Suspicion of Malice

Suspicion of Malice

by Barbara Parker


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Product Details

ISBN-13: 9781497639195
Publisher: Open Road Integrated Media LLC
Publication date: 07/22/2014
Series: Suspicion Series , #5
Edition description: Reissue
Pages: 326
Sales rank: 813,046
Product dimensions: 5.40(w) x 8.40(h) x 1.10(d)

About the Author

Barbara Parker was trained as a lawyer and worked as a prosecutor with the state attorney’s office in Dade County, Florida, before moving into a private practice that specialized in real estate and family law. Parker earned a master’s degree in creative writing in 1993. Her first legal thriller was  Suspicion of Innocence , published in 1994, which was followed by another seven titles in the series featuring her two lawyer protagonists, and sometime lovers Gail Connor and Anthony Quintana. While writing the series, she also produced  Criminal JusticeBlood RelationsThe Perfect Fake , and  The Dark of DaySuspicion of Innocence  was a finalist for the Edgar Award from the Mystery Writers of America. Two of her titles,  Suspicion of Deceit  and  Suspicion of Betrayal  were  New York Times  bestsellers. Barbara Parker died in March 2009, at age sixty-two.

Read an Excerpt

Chapter One

It was the dog that awakened her, the strange noises he made. A yelping whine, then a bark. Then nothing, and she drifted back to sleep with the soft whirr of the air conditioner. Rain tapped on the roof of the cottage, and dim light came through the window. Then the barking started up again.

    Diane thought Jack might come down from the house and see about it, because after all, Buddy was his damned dog. She remembered that Jack had thrown a parry last night, and he'd been happily drunk when she'd gotten home at midnight. It had been three in the morning before the music and laughter had quieted down.

    Roof-roof-roof. Roof-roof. Hyeeeeeeee—

    Diane shoved the pillow off her head and squinted at her clock. 6:45. "Oh, great." In plaid boxers and a camisole, she stumbled out onto the small wooden porch. Nothing stirred in the yard. All she could see of Jack's house was some white clapboard and the steps to the screened porch. In the other direction, past the mildewing seawall, lower Biscayne Bay gleamed as dully as an old nickel.

    No dog anywhere in sight. "Stupid mutt."

    A walkway ran across the yard, vanishing under a cedar trellis and into a thick stand of palm trees. He was in there. Roof-roof. Roof.

    "Buddy! Come!" What was he doing? Diane thought of bufo toads—huge, slimy creatures with poisonous skin. Buddy would taste anything. She ran down the steps and across the yard, then under the trellis. Vines decades old kept out the rain, and the light dimmed. Dead leavesstuck to her bare feet. There was a fountain farther on, and Diane could hear it. The path turned, then opened up to a semicircle of teak benches, beds of bromeliads, and hanging baskets of orchids.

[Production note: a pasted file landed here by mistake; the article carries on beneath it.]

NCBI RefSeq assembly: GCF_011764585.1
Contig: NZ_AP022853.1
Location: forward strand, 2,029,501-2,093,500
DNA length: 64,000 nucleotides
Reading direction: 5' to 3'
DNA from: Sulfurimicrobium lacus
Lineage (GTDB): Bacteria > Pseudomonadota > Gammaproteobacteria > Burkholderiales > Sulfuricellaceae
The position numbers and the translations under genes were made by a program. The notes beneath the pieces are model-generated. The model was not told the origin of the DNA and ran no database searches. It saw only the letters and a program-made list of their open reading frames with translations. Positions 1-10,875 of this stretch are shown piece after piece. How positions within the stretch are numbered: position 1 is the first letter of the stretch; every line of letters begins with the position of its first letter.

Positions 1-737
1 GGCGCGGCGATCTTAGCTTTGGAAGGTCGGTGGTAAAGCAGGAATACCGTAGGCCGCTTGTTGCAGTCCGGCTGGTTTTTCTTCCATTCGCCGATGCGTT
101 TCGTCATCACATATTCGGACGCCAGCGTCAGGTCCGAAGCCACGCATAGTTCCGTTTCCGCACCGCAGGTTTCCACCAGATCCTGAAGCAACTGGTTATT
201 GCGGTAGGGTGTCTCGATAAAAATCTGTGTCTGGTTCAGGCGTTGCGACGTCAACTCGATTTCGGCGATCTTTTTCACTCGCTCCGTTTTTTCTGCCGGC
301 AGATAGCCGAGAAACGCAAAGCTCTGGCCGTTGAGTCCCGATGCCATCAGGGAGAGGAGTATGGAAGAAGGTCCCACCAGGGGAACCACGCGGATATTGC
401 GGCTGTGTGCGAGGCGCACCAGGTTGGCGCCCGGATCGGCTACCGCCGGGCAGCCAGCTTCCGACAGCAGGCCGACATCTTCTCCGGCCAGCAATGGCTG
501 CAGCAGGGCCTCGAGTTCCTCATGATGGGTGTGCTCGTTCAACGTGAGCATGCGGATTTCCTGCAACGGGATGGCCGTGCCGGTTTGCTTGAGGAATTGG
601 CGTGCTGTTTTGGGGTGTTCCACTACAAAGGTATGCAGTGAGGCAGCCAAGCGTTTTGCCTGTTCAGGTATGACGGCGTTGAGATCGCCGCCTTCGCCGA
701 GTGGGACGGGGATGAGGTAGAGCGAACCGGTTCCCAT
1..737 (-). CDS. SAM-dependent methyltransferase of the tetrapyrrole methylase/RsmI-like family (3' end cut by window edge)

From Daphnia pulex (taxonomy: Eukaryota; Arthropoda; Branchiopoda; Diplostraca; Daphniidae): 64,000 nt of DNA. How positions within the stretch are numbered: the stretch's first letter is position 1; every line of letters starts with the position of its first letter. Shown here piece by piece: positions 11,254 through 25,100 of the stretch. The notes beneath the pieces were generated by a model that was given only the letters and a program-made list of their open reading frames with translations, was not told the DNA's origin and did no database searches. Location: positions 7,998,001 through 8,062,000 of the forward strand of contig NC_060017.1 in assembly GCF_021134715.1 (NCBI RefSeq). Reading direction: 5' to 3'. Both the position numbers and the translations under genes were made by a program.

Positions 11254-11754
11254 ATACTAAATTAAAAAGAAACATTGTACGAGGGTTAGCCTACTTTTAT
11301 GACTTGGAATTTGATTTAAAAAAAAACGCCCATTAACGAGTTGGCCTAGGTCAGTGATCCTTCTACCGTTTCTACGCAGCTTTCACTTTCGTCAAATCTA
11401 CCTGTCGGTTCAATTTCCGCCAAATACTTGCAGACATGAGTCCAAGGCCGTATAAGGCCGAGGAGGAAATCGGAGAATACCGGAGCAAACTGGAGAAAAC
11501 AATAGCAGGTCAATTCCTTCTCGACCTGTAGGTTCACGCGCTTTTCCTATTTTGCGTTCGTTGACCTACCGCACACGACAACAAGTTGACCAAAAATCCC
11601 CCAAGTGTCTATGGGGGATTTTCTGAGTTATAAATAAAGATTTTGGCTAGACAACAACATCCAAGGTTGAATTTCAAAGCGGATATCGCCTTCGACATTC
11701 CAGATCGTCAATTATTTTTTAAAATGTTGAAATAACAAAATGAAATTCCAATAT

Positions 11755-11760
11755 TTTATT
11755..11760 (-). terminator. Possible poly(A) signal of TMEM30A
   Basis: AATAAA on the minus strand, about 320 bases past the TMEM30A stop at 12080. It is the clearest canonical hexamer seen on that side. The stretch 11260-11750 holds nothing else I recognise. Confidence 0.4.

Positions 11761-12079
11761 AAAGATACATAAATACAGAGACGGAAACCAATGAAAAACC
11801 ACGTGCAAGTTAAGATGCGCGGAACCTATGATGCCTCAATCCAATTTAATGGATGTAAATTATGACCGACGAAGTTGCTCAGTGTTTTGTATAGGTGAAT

Jack's black Lab stood right in the middle of the path. He turned his head and looked at her, and his tail wagged. Diane came closer, then stopped. There was something just past him. The low, overcast sun barely penetrated the shade, and the thing—whatever it was—lay halfway under some bushes. Gradually the details became clear. A man's legs in tan slacks, feet pointing upward. An arm.

    Barking, the dog loped toward her. Diane stumbled, caught herself, and raced back the way she had come, along the path, under the trellis, and across the wet grass to Jack's house, then up the steps. Her hair fell from its knot and into her eyes. Buddy danced in circles around her. She flung open the screen door, leaving him in the yard.

    A spare key was hidden in a conch shell. She retrieved it in trembling fingers and jammed it into the lock. The back door opened into the kitchen. "Jack! Jack!" She ran through the hall, slipping as she rounded the corner. Dim light came from a globe held aloft by a bronze nude.

    "Jack!" Her feet thudded up the stairs. "Jack, get up!"

    His door swung open and Jack came out in old hiking shorts. "I'm up! What in the name of God's little angels is going on?" He was pulling a faded green T-shirt down over his belly. His eyes were puffy, and his big sandy mustache was turned up on one end, down on the other.

    "There's a man by the fountain. On the path—oh, my God, Jack—he's dead. I heard Buddy barking, and I went to see—" Diane steadied herself on Jack's shoulder. "And there was a man lying on the ground. I think he's dead."

    "What do you mean, dead?"

    "I mean not breathing, Jack! Not moving."

    "Maybe he's sleeping."

    "No! Buddy's been barking forever."

    "Well, who is it?"

    "I don't know! I was afraid to look!"

    "Calm down." Jack rubbed his face. "My. How inconsiderate, right in my backyard. He's probably asleep. Wait for me downstairs. I'm going to get some shoes on."